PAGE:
To this, he added a further question for the second year of research:

How does the explicit teaching of Critical and Creative Teaching through exposure to cultural perspectives of one’s self and the ‘other’ improve students’ cultural awareness, promote cultural identity and foster empathetic agents of change?

Doing the action research

The unit started with an exploration of cultural identity, and initially students struggled with the concept. A brainstorming activity enabled students to think more deeply about identity, and in particular their own cultural identity.

The primary focus of students’ geographical inquiry was place. Students used Scribble Maps to locate their cultural ‘place’ of origin on a world map. In classroom discussions, they shared aspects of their cultural heritage, such as favourite cultural activities and foods. This brought out interconnections between cultures, and between students of similar cultures, that had not been previously identified. A pre-unit survey indicated that students did not rate themselves as highly knowledgeable about their own culture, and 20% of students reported that they knew very little about their culture.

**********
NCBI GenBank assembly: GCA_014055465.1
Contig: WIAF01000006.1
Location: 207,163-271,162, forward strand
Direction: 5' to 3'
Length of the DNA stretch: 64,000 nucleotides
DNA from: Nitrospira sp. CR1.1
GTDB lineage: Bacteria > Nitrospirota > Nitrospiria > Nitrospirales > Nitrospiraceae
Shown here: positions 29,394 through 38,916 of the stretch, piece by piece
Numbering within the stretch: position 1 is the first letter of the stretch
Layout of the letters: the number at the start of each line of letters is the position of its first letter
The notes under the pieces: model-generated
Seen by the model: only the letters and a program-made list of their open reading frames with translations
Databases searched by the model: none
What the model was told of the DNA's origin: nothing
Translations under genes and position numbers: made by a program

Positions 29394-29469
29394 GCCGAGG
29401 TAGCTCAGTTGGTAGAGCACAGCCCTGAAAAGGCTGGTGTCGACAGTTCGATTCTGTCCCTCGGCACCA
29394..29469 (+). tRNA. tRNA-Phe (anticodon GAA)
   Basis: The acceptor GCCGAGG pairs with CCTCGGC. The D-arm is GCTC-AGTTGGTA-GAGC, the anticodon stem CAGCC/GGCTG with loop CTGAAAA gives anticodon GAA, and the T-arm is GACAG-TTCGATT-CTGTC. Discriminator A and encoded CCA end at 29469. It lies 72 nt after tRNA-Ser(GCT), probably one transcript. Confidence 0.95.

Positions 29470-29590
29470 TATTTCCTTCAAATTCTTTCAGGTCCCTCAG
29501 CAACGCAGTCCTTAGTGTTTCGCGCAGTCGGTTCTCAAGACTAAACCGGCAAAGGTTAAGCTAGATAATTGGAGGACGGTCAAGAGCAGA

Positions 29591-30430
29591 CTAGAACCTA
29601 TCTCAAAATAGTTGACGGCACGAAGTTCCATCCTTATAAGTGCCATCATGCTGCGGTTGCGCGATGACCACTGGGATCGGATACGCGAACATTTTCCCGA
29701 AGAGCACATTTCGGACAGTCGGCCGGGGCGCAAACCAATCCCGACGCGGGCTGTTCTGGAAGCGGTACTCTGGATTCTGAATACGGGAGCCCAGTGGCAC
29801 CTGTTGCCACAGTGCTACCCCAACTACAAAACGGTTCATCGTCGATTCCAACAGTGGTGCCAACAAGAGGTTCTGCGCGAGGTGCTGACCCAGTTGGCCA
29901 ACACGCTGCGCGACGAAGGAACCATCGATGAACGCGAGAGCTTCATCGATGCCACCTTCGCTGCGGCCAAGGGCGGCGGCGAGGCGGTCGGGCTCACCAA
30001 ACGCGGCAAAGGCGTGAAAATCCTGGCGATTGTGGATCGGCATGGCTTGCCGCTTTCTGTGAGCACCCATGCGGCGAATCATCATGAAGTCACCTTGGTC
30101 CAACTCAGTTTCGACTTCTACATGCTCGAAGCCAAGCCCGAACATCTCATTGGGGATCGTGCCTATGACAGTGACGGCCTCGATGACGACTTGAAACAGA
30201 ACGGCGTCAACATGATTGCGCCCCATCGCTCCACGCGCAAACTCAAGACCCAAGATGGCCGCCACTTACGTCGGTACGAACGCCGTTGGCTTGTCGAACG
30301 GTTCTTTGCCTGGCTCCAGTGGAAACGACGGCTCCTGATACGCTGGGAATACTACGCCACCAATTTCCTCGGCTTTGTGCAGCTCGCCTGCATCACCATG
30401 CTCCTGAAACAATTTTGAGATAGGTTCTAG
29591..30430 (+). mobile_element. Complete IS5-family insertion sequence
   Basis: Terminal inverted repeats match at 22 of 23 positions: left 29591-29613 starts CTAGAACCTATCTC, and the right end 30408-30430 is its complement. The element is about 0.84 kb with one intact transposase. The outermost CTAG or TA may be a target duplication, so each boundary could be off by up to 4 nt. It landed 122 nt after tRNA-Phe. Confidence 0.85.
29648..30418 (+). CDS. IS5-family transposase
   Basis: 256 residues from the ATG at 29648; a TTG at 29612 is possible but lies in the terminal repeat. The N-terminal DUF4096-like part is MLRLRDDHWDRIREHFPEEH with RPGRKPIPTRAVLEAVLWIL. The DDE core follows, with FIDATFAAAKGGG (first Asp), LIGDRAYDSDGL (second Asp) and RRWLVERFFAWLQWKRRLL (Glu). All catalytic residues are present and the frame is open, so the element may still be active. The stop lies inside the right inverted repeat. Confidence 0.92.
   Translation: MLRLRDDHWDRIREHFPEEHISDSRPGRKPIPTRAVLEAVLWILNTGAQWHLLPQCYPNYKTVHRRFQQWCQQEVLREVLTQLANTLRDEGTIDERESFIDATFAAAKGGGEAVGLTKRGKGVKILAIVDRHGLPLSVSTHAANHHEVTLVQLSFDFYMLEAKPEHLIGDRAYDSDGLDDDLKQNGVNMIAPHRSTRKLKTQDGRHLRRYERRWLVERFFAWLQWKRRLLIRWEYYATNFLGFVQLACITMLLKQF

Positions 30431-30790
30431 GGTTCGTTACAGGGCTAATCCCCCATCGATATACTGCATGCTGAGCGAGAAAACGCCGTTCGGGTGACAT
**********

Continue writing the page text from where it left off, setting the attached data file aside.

The subsequent learning sequence had four elements:

  • Indigenous perspectives: Discussion of Indigenous Knowledge and the role that Aboriginal peoples play in environmental management; cultural connection to land and its role in Aboriginal identity.
  • Experience of the ‘other’: Discussion of varied perspectives of the ‘other’ within Australian society. Students shared their own experiences of cultural ‘othering’.
  • Cultural appreciation: Students shared their life experiences, including ‘dark funds of knowledge’ (Zipin 2009), which led to a greater appreciation of each another.
  • Maintenance and preservation: Students discussed the maintenance and preservation of culturally significant places, and provided recommendations towards a more sustainable future for their culture.

To complement the Indigenous perspectives element of the unit, students participated in a walk along the Kaurna Trail in central Adelaide to learn about sites of significance to the Kaurna peoples—the traditional owners and custodians of the Adelaide Plains.